Tuesday, December 20, 2005

The chairman of the Senate Select Committee on Intelligence yesterday scathingly disputed claims by Sen. John D. Rockefeller IV that he harbored deep concerns about the Bush administration’s warrantless domestic surveillance program when he was briefed on the matter.

Sen. Pat Roberts, Kansas Republican and chairman of the normally apolitical committee, said he was “puzzled” by a letter that Mr. Rockefeller, West Virginia Democrat and vice chairman of the committee, said he sent to Vice President Dick Cheney in 2003 after one such briefing.

“In his letter … Senator Rockefeller asserts that he had lingering concerns about the program designed to protect the American people from another attack, but was prohibited from doing anything about it,” Mr. Roberts said in a statement yesterday. “A United States Senator has significant tools with which to wield power and influence over the executive branch. Feigning helplessness is not one of those tools.”

In his 2003 letter to Mr. Cheney, Mr. Rockefeller said the program raised “profound oversight issues” and he regretted that high security of the program prevented him from seeking advice on the matter. Mr. Rockefeller also told Mr. Cheney that he had made a handwritten copy of the letter, which he distributed to the press Monday.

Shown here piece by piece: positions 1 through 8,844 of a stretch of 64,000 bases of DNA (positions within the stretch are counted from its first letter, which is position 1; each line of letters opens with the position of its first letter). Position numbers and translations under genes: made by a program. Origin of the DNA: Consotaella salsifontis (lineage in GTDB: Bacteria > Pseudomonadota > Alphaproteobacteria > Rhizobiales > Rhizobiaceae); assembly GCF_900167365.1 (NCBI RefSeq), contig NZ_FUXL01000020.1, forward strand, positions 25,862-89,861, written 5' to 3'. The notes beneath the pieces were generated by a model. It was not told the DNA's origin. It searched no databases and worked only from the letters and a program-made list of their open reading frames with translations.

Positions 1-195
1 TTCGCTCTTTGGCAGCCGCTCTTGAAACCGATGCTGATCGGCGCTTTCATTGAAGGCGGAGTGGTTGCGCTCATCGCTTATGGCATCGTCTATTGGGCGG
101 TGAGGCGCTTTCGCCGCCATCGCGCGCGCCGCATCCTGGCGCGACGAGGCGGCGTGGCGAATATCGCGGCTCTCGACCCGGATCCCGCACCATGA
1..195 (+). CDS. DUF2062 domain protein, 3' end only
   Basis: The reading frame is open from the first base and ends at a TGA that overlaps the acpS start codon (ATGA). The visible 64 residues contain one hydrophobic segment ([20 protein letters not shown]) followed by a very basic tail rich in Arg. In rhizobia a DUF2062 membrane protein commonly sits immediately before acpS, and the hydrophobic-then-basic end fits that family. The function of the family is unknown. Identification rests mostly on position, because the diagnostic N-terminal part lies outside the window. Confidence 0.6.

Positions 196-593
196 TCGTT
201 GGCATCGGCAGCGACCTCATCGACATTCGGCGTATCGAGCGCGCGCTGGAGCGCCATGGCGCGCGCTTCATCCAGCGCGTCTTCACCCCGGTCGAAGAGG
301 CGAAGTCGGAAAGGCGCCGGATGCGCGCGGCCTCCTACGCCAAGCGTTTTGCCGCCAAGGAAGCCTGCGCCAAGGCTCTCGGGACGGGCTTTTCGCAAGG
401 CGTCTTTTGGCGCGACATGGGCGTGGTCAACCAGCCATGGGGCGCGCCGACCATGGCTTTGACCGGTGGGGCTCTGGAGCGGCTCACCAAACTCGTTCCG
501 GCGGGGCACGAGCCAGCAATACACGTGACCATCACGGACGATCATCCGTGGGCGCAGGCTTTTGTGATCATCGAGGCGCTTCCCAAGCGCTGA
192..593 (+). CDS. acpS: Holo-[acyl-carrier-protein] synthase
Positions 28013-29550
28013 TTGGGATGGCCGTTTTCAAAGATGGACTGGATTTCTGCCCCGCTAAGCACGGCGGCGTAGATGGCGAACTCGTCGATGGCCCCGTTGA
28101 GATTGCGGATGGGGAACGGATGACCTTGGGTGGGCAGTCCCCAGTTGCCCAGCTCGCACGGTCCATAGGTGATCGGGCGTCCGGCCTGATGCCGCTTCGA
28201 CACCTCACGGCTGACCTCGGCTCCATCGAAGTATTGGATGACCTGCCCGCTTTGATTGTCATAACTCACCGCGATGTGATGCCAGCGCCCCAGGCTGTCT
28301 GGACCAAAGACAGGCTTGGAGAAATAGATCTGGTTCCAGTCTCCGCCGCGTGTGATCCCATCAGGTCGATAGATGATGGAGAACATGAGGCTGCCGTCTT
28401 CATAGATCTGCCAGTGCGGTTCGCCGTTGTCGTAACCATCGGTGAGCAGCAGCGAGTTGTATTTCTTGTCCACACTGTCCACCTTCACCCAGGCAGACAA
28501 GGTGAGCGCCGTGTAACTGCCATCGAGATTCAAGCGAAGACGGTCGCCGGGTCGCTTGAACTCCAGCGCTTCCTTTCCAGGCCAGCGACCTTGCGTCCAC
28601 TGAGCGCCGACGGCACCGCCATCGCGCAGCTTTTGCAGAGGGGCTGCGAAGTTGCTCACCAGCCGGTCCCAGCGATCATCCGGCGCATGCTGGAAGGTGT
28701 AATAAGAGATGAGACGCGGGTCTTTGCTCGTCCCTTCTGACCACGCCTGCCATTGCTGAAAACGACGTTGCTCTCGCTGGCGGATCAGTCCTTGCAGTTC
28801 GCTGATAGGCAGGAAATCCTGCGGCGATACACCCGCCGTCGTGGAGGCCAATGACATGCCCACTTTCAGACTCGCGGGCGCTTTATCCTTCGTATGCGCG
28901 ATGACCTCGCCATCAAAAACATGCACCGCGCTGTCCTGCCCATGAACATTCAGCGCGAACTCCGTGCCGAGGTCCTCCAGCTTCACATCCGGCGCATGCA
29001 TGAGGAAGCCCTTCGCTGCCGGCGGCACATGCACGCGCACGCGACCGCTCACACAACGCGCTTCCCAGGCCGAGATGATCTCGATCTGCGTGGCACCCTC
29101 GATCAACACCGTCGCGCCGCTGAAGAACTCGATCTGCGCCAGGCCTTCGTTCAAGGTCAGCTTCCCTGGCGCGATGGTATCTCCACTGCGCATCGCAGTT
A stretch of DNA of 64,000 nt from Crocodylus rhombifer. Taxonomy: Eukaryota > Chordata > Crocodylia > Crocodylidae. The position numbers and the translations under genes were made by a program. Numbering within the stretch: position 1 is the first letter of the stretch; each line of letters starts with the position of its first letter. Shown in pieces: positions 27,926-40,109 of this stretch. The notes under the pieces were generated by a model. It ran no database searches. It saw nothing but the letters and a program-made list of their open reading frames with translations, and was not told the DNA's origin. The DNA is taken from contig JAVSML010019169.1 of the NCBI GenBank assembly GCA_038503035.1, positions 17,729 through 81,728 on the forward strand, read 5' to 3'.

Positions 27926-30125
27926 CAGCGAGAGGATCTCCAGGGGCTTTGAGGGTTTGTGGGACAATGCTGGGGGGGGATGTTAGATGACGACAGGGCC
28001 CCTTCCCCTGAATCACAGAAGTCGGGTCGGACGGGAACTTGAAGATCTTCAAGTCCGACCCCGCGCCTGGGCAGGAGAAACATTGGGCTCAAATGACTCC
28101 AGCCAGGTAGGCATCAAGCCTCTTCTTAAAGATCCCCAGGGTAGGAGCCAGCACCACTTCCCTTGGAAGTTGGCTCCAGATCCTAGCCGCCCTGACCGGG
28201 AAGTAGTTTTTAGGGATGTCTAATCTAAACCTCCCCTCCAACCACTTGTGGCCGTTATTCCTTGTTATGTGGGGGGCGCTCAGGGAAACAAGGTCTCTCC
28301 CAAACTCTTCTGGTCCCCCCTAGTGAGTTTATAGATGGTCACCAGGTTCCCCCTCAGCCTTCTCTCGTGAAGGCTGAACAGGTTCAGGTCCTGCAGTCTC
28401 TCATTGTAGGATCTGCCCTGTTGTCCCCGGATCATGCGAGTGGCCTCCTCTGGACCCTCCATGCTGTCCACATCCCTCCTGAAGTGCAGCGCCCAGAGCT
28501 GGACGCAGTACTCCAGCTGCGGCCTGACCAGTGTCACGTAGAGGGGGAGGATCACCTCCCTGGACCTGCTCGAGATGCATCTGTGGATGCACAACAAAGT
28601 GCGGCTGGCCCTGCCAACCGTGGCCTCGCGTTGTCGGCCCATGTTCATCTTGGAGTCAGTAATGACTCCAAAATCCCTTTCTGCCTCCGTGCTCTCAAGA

If Mr. Rockefeller had these concerns, Mr. Roberts said, he could have raised them with him or other members of Congress who had been briefed on the program.

“I have no recollection of Senator Rockefeller objecting to the program at the many briefings he and I attended together,” Mr. Roberts said. “In fact, it is my recollection that on many occasions Senator Rockefeller expressed to the vice president his vocal support for the program,” most recently, “two weeks ago.”

“The real question is whether the Administration lived up to its statutory requirement to fully inform Congress and allow for adequate oversight and debate,” Mr. Rockefeller said. “The simple answer is no.”

Mr. Roberts accused Mr. Rockefeller of political opportunism.

“Now, when it appears to be politically advantageous, Senator Rockefeller has chosen to release his two and a half year old letter,” he said. “Forgive me if I find this to be … a bit disingenuous.”

House Minority Leader Nancy Pelosi, California Democrat, announced that she wrote a letter, too, but couldn’t provide it because, she said, it was classified.

“When I learned that the National Security Agency had been authorized to conduct the activities that President Bush referred to in his December 17 radio address, I expressed my strong concerns in a classified letter to the administration and later verbally,” she said in a statement issued yesterday.

Democrats and Republicans on Capitol Hill agreed that hearings should be conducted into the matter, but disagreed over whether those hearings should be public or sealed to protect classified information.

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